As the name suggests, microplastics are small pieces of plastic.
They measure between 0.33mm and 5mm in length and can come from a number of sources, and there are two main categories these fall into; primary microplastics and secondary microplastics. Primary microplastics come mainly from the plastic used in beauty products and fibres from synthetic clothing, while secondary microplastics are those that have been created as a result of the breaking down of larger pieces of plastic.
There’s relatively little known about microplastics, other than they’re a type of marine debris. It’s expected that as further research and sample-taking begins, more light will be shed on the effect of they have on the environment.
How they are harmful
From the little we do know, it’s clear that the impact is negative.
Microplastics can cause numerous issues in the ocean, the most problematic being when they are digested by marine life.
Microplastics can become trapped in the gills of fish, making them feel full when they haven’t consumed any nutrients, and as a consequence can mean they starve.
And it’s not just marine life that are suffering, with a recent study revealing that 90% of birds have plastic present in their stomach.
Recent studies show that there is no significant impact on human health of microplastics, but it has been acknowledged that further research into the subject would be beneficial. The same research concluded that the current levels of microplastics present in the ocean are unlikely to influence the breeding of fish stocks, nor will they pose a risk to people through tap water.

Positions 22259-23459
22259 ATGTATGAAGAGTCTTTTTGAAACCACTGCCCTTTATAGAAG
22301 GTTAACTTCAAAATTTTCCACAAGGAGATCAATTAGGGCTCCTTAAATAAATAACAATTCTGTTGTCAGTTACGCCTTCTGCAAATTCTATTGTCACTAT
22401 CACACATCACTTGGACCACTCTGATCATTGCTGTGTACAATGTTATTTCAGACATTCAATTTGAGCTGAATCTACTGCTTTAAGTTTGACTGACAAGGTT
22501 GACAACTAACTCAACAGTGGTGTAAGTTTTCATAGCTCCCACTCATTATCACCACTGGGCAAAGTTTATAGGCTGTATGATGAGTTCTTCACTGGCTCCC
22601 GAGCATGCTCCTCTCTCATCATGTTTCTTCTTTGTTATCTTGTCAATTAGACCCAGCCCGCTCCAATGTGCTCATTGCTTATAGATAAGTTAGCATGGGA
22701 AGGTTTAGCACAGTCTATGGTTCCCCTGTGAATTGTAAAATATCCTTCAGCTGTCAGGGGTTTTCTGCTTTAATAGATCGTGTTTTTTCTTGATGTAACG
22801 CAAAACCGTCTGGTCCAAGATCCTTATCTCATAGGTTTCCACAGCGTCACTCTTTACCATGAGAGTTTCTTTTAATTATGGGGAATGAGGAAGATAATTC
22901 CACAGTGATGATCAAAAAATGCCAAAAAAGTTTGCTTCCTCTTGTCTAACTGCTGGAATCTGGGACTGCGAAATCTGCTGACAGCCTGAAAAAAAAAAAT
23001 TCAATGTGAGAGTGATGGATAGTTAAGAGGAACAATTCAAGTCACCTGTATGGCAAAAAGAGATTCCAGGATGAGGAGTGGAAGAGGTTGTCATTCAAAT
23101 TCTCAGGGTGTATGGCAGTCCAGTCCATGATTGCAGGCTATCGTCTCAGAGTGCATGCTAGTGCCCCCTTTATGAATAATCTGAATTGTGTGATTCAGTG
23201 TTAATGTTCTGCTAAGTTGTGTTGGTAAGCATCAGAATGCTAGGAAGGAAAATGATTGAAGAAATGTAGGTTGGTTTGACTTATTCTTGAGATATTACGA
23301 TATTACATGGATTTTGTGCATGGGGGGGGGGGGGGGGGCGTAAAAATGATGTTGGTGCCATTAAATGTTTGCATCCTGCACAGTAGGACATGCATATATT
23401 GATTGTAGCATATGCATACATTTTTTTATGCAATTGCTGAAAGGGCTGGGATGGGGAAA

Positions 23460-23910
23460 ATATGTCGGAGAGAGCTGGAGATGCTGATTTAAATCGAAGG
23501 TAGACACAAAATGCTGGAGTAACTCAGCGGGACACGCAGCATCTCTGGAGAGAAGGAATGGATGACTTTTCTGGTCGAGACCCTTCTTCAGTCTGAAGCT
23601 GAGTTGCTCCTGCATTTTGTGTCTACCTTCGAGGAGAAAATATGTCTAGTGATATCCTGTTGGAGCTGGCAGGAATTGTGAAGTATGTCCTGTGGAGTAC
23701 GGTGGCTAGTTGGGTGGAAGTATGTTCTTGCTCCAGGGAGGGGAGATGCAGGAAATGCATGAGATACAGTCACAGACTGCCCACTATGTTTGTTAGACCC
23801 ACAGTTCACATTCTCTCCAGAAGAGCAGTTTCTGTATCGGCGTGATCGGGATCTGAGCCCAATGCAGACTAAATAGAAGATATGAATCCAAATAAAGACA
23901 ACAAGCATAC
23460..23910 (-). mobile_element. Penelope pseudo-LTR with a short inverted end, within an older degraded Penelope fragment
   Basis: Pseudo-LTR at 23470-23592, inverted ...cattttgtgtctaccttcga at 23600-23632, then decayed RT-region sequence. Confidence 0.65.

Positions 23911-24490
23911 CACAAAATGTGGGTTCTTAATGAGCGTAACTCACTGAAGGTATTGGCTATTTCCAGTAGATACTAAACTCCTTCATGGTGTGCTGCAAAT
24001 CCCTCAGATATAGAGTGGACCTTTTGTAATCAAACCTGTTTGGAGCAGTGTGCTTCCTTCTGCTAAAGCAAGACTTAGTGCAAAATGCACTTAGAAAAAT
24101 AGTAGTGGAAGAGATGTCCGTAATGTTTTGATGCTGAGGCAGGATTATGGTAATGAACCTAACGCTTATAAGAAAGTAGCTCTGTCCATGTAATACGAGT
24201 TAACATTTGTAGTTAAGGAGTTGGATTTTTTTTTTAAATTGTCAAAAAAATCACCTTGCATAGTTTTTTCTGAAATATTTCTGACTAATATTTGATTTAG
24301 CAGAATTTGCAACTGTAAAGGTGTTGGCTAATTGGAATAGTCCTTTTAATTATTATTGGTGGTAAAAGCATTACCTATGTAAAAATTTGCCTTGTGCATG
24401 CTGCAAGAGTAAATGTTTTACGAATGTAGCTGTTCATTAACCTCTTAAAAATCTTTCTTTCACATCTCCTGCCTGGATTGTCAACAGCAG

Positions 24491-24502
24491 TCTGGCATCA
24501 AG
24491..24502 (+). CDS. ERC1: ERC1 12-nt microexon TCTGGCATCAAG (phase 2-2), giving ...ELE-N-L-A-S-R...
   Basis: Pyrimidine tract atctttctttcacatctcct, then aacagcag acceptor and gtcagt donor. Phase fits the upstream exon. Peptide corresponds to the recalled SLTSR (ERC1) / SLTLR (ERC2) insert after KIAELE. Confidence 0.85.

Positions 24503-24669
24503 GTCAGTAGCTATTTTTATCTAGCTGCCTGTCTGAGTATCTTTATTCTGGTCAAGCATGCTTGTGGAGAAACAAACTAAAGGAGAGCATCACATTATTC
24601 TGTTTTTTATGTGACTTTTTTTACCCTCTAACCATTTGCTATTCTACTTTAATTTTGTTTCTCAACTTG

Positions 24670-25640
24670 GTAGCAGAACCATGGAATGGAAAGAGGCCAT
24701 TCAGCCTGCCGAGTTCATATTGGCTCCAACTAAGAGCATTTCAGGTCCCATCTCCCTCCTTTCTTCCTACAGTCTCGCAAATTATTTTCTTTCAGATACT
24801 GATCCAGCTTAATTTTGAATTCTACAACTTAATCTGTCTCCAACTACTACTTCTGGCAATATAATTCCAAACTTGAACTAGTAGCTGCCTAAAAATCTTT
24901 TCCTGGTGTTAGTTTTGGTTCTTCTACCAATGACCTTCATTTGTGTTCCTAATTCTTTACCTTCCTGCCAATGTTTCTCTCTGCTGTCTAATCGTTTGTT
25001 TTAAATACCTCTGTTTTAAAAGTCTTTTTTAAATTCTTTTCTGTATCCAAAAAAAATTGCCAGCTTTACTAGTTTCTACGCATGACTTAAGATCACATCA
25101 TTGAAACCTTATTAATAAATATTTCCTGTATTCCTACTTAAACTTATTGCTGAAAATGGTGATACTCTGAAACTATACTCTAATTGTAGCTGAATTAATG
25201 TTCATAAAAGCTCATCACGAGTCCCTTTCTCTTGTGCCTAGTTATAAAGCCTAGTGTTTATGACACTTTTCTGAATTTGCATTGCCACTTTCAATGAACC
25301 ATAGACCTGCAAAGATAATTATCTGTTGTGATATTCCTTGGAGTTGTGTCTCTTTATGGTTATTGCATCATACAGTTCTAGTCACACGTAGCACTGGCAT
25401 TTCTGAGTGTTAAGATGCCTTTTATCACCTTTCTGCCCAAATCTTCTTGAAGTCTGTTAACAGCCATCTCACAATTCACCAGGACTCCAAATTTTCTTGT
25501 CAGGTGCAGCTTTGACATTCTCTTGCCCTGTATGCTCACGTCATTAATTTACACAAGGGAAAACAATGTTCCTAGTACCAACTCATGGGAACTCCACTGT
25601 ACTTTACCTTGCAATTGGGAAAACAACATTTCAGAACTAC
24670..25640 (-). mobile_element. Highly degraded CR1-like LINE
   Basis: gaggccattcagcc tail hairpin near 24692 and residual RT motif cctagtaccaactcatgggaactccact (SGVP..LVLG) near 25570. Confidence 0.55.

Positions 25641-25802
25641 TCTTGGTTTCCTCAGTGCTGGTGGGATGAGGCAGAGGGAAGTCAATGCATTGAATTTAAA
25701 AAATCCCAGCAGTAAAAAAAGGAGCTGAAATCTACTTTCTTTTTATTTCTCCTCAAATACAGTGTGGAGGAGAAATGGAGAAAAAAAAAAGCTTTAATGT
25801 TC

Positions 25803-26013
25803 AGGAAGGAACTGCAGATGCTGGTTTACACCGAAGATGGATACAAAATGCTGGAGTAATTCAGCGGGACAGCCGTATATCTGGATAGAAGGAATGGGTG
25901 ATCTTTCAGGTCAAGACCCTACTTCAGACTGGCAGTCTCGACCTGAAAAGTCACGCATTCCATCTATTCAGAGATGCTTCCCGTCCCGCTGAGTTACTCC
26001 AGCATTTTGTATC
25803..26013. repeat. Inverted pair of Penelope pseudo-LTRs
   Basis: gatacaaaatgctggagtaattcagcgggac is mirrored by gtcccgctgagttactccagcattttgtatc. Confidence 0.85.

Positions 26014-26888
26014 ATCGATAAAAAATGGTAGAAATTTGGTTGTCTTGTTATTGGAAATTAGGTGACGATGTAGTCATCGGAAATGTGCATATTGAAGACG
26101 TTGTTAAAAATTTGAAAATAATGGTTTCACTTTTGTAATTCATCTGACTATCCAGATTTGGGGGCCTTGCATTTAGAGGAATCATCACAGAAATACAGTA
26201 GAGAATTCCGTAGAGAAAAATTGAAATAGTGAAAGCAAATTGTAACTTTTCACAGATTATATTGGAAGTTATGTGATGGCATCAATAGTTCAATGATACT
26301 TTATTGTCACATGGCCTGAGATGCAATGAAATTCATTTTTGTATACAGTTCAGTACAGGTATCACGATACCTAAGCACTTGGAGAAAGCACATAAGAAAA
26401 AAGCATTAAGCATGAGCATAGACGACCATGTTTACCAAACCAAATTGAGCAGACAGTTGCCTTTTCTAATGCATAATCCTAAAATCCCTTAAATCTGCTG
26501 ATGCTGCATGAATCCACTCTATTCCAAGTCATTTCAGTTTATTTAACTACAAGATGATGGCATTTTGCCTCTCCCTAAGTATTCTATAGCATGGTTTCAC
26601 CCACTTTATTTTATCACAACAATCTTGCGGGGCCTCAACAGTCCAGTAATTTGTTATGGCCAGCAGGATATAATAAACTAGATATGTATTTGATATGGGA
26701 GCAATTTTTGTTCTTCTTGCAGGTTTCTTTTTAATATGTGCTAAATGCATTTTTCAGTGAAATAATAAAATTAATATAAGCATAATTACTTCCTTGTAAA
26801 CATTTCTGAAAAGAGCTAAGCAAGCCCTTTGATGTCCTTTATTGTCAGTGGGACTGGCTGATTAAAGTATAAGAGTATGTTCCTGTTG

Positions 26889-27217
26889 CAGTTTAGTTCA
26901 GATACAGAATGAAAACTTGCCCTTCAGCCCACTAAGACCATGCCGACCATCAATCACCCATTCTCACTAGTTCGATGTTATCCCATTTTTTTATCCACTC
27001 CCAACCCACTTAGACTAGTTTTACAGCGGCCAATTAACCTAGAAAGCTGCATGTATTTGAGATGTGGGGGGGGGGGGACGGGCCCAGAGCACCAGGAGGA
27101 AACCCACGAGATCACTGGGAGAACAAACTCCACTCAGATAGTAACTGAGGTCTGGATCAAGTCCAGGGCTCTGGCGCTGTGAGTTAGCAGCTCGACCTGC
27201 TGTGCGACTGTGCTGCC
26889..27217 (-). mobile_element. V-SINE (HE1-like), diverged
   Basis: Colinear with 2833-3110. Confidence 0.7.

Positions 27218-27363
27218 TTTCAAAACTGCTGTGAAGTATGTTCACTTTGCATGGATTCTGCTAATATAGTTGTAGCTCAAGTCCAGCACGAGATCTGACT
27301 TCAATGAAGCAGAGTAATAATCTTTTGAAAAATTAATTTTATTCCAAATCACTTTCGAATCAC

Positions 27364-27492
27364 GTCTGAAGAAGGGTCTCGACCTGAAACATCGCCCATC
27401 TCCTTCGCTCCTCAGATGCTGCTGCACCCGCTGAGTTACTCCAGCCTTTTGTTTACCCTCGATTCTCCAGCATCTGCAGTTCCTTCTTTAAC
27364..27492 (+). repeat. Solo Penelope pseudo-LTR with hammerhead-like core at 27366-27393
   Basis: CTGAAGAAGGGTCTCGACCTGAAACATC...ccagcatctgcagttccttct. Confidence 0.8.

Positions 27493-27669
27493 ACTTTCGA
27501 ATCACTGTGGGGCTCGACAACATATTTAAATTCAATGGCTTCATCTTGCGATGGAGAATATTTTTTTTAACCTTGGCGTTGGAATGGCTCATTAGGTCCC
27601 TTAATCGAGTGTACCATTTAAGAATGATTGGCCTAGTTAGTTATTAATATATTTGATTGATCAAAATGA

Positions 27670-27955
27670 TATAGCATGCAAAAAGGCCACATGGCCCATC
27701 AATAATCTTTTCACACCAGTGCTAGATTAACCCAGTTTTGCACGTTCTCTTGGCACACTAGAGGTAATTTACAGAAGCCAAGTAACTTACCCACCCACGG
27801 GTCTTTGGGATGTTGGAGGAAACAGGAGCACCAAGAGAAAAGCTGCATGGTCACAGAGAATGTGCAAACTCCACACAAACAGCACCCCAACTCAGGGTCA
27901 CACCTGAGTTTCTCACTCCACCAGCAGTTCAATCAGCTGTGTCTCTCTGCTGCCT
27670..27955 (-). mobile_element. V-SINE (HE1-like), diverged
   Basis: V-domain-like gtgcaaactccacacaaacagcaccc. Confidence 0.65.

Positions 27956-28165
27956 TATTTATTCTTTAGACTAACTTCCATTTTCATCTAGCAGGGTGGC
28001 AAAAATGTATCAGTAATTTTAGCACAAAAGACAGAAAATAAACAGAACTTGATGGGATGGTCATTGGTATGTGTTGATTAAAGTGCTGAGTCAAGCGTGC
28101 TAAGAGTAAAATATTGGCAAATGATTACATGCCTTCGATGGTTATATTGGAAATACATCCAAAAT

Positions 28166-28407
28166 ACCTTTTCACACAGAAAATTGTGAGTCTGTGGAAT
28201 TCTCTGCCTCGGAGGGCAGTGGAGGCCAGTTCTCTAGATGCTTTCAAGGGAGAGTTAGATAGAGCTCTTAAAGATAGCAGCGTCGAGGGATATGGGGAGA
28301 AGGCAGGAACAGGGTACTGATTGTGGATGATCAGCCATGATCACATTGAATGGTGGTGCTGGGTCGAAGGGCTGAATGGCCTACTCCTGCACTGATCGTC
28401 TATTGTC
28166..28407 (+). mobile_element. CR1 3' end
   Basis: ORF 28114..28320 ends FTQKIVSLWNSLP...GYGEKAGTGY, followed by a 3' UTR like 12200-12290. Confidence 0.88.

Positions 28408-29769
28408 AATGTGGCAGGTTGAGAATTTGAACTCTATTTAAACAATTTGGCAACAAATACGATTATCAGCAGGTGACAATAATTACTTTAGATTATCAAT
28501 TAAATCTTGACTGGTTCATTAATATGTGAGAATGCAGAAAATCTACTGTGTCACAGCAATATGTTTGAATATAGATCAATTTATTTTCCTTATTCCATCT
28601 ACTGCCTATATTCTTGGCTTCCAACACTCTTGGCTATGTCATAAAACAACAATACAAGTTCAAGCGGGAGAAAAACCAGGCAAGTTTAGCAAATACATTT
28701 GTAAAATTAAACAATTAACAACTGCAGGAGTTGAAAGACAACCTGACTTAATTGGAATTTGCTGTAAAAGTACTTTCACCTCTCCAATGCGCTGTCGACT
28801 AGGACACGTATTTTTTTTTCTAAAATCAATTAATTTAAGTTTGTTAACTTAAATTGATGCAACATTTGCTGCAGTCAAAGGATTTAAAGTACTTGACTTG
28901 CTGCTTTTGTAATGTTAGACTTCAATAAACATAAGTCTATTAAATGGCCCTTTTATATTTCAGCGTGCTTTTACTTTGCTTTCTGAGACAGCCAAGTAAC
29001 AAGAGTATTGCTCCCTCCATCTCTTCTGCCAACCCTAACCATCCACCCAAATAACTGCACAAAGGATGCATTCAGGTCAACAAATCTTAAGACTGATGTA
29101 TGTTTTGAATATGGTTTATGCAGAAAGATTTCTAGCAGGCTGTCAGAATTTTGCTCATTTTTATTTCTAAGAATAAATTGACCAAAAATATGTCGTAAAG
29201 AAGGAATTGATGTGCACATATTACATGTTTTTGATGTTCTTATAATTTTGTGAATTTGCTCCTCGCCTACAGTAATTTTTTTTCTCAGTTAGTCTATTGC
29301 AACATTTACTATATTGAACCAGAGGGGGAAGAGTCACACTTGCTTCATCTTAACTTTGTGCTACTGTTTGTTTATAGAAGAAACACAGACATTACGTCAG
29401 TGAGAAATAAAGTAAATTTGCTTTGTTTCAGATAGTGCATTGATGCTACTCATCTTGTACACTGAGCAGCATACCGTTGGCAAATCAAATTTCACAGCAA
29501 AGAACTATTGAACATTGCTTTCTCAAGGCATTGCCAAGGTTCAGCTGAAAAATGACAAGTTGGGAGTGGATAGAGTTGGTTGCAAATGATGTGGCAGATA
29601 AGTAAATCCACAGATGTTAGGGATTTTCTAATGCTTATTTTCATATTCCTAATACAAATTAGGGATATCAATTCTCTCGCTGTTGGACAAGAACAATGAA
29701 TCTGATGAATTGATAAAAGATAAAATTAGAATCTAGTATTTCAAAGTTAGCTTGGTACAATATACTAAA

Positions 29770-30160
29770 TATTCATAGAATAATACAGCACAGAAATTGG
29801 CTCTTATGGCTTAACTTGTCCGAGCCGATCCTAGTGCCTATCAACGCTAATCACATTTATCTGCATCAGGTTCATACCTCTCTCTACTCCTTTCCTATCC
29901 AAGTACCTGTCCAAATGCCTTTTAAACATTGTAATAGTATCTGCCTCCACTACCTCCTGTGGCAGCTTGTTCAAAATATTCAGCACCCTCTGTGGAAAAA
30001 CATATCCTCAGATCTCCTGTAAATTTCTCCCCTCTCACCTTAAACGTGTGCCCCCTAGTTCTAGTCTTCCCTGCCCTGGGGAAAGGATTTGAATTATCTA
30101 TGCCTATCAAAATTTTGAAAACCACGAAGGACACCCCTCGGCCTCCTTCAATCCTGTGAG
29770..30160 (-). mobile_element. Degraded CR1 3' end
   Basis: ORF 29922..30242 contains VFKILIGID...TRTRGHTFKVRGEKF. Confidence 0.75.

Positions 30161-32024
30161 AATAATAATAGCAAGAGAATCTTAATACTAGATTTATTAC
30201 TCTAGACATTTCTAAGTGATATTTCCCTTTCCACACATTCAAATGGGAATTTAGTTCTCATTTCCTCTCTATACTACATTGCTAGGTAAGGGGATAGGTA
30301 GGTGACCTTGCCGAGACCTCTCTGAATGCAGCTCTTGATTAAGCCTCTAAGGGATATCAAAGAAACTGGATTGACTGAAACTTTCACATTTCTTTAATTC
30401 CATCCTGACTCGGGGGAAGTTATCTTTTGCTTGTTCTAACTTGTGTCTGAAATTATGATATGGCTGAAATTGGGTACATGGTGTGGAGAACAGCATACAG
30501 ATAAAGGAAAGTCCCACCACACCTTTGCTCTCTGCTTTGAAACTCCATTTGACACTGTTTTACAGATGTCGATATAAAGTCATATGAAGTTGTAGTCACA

You might remember some news coverage of microbeads, which are a type of microplastic that are used in beauty products – most commonly those which exfoliate.
These small pieces of polyethylene plastic were banned from use in beauty products in the UK in January this year, with a ban on selling products that contain microplastics coming into force in July. This result was a resounding win for our oceans and environment, but there’s still some way to go.
Microplastics in bottled water
One of the largest and most comprehensive studies on the subject has revealed that most bottled waters have been found to contain some type of microplastics.
Scientists from the University of East Anglia tested over 250 bottles of water from 11 different companies in March, and found that “almost all were contaminated to some degree”.
Using a method of staining the plastic red so they were able to clearly see it in sediment and water, researchers were able to count the microplastics that were present.
Dr Andrew Mayes, lead researcher for UEA’s School of Chemistry, said: “What the results don’t show is where these plastic particles are coming from – but I would expect that most is coming from the processing and packing process, though some may be coming from the original water source in some cases.
Dr Mayes went on to point what he believes to be a huge issue – the sheer amount of disposable water bottles used in the UK.
He said: “It creates so much waste, which itself feeds into the environmental problem whether or not the microplastics in bottled water turn out to be harmful to us.”
There are small changes you can make to your everyday life that can help to reduce the amount of plastic (and microplastic) that enter oceans and harm the health of both wildlife and humans.
Opting for a reusable bottle that’s sourced from sustainable materials, opposed to a disposable plastic bottle, will mean you’re doing your bit for the environment rather than contributing to the problem.
Bee Blissful’s bottles are reusable, eco-friendly glass bottles made from strengthened ti-borosilicate glass, which means it won’t degrade like reusable plastic bottles will.
Check out the full range of Bee Blissful bottles here.